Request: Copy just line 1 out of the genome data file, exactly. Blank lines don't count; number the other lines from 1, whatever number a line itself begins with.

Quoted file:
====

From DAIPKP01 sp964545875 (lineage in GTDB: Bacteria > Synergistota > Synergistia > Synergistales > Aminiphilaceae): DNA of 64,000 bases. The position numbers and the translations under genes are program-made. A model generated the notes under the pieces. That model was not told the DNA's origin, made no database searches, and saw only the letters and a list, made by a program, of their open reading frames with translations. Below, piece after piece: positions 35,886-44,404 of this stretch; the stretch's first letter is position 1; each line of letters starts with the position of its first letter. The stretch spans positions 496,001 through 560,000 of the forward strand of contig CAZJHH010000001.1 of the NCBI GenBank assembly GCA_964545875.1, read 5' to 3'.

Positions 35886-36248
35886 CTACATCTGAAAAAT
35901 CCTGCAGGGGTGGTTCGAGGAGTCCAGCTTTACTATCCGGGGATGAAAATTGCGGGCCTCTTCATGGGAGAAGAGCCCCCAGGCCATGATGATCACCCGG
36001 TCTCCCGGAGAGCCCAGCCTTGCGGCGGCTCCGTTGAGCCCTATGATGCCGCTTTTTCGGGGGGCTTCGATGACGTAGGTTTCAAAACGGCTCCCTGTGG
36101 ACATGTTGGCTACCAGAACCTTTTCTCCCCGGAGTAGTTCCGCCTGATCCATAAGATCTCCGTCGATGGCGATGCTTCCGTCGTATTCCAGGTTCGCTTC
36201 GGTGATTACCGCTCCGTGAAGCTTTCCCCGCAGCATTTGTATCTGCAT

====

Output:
From DAIPKP01 sp964545875 (lineage in GTDB: Bacteria > Synergistota > Synergistia > Synergistales > Aminiphilaceae): DNA of 64,000 bases. The position numbers and the translations under genes are program-made. A model generated the notes under the pieces. That model was not told the DNA's origin, made no database searches, and saw only the letters and a list, made by a program, of their open reading frames with translations. Below, piece after piece: positions 35,886-44,404 of this stretch; the stretch's first letter is position 1; each line of letters starts with the position of its first letter. The stretch spans positions 496,001 through 560,000 of the forward strand of contig CAZJHH010000001.1 of the NCBI GenBank assembly GCA_964545875.1, read 5' to 3'.